Expert commentators argue that both the Hilary and Trump nominations show a complete failure of the political party system in America in the context of a falling economy. However, we argue that at a deeper level it is not just the economy or the political system that has failed the citizens, the current situation is a clear demonstration of the utter and complete failure of the education system.
It is the education, stupid!
A report published on May 13, 2015 by the Organization for Economic Cooperation and Development (OECD) titled – Universal Basic Skills: What Countries Stand to Gain – provided PISA scores to argue that the “quality of schooling in a country is a powerful predictor of the wealth that countries will produce in the long run.” PISA stands for Programme for International Student Assessment – a study of 15-year-old school students’ scholastic performance on mathematics, science, and reading. It measures problem solving and cognition in daily life. It is conducted by OECD in more than 60 countries including member and non-member partners and is done with the purpose of improving educational outcomes and policies. To take the Level 1 test on PISA, a student needs to have minimal functional literacy to live in these times. Yet, 24 percent of Americans failed to reach this level.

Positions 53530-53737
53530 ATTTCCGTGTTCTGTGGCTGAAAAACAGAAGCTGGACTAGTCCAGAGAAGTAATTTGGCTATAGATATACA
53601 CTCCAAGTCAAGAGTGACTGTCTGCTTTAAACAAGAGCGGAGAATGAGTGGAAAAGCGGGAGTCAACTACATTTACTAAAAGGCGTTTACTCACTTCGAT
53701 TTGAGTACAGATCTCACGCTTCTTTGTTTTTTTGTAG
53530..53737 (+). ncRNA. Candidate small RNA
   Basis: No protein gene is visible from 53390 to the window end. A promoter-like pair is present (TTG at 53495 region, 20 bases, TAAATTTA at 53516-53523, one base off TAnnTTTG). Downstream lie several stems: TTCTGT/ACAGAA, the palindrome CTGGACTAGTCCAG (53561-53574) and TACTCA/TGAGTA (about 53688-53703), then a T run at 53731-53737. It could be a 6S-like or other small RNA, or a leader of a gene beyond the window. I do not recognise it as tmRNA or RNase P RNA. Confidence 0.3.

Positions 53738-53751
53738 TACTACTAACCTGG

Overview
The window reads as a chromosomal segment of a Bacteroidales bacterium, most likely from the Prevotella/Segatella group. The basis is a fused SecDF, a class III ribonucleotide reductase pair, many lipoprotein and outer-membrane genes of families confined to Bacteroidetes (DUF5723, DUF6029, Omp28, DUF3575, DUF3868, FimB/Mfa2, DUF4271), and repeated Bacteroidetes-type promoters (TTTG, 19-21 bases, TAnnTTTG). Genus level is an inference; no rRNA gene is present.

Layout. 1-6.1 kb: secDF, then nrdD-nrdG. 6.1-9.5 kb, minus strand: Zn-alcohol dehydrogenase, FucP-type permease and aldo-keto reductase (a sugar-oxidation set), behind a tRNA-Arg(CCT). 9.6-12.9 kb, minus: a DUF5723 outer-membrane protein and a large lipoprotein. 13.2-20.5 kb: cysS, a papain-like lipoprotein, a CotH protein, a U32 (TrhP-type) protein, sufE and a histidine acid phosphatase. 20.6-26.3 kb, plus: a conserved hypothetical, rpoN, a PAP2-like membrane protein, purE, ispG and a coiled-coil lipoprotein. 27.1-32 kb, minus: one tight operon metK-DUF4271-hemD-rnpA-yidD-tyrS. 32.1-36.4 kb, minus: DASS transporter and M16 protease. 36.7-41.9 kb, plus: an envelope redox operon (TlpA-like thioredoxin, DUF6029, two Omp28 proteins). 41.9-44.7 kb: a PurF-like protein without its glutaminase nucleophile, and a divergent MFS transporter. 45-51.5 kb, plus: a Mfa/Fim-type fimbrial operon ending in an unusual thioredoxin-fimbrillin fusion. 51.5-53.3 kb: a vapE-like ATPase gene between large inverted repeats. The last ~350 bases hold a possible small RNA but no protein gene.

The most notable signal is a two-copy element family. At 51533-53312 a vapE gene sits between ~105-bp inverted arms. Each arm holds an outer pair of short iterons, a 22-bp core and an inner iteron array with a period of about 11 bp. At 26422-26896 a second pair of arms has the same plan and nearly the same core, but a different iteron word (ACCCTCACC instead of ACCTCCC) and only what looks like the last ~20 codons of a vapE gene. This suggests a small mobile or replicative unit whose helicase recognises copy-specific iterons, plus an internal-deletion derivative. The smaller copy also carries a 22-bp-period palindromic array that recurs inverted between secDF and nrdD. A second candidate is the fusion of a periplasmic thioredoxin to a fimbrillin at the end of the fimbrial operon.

The OECD report goes on to say that poor education due to bad education policies and practices directly leads to a poor economy. If this continues it will restrict the ability of governments in various countries to climb out of the recessionary hole that they are in today.
However, poor education also leads to bad decision-making when electing the political establishment that is supposed to be working to improve the situation.
How has the formal education system failed so badly that people who have passed through it seem to be more ignorant and prejudiced than many illiterate people?